Entertainment » Movies


by Jake Mulligan
EDGE Media Network Contributor
Monday May 21, 2012

An overwrought coming-out drama that feels closer to a Lifetime Original Movie than anything else, "Kawa" delivers interesting ideas wrapped in unfortunate acting and uninspired visuals. Following Maori New Zealander Kawariki as he attempts to come out to his wife, children, and parents, the film deals in soapy subplots for everyone: the son who deals with his first heartbreak (and his vengeful mother, who throws out hilariously overacted speeches to his estranged beau,) the father who can't deal with his own prejudice, and the spurned male lover Kawariki treats with disdain - a symbol of his own self-denial. It's got a humane eye and a worthwhile aim, but the boring compositions (the camera never moves, and everything is as overlit as a Christmas tree,) and cable TV-worthy acting render it closer to camp than classic.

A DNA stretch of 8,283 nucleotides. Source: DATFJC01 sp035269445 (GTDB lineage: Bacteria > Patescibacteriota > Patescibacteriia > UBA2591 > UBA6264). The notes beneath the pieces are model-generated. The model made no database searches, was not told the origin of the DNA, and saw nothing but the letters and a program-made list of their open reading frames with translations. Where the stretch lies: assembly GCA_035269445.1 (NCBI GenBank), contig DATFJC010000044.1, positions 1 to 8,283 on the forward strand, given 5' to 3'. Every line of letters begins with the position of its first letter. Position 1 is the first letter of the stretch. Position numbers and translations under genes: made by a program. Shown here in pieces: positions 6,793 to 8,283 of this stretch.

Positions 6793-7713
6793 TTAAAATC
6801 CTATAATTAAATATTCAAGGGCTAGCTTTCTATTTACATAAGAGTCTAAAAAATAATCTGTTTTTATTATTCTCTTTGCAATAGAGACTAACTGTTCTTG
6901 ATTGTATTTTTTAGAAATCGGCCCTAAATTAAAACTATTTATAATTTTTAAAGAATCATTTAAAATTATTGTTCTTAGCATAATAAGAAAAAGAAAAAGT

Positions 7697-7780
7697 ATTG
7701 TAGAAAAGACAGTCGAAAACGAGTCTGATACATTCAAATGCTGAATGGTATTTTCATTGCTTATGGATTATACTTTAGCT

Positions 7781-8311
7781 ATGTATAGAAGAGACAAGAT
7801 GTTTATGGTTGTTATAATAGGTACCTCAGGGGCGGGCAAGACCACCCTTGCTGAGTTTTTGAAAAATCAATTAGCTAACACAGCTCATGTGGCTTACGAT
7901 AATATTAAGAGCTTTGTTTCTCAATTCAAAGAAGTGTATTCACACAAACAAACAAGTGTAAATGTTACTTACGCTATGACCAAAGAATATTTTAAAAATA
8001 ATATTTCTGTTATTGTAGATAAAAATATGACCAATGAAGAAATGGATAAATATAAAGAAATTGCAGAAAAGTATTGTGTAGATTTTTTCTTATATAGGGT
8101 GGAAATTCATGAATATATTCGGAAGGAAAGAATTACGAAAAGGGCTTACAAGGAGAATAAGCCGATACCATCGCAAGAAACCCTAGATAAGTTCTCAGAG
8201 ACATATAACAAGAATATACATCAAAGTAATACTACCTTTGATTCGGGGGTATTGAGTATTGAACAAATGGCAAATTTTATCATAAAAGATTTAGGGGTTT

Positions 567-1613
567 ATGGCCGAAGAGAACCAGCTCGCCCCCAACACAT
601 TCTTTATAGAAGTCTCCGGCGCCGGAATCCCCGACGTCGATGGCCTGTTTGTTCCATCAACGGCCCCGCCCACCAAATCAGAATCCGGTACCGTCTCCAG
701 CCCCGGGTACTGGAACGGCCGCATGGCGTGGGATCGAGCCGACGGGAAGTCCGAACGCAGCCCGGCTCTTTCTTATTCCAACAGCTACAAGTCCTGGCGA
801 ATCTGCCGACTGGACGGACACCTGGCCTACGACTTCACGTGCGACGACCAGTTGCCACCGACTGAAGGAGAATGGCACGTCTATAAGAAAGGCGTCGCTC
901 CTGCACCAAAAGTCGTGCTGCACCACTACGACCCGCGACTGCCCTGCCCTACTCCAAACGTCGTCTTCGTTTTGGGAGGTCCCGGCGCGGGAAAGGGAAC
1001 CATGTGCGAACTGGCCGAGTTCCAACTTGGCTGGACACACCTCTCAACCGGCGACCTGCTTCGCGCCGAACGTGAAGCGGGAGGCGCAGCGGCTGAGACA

Though the film deals with its central themes in intriguingly dark (if familiar) ways: we see the outright hatred dealt upon Kawariki by his parents, his own self-loathing (most clearly on display in bathhouses, beaches, and wherever else he consummates his homosexual affairs), the strain it places upon his child, and his attempts to reconcile a lifetime of lies with his first try at the truth. The narrative does occasionally outweigh the lousy craft - one sequence, with him coming out to his family, is truly provocative - and in those moments when the characters and the internal struggle shine, the film flourishes.

Unfortunately, each such moment is followed by unnecessary melodrama (the aforementioned scene is followed up by a played-out "my daughter has gone missing!" sequence) that renders the emotion mute. Still, the film - now available on DVD from Strand - is full of moments that give it a worthwhile place in the current gay cinema; its moments of stunning beauty in both the landscapes and the acting outclass the more pedestrian sequences surrounding them. "Kawa" may not be a prized New Zealand export, but it's a journey you won't regret taking.



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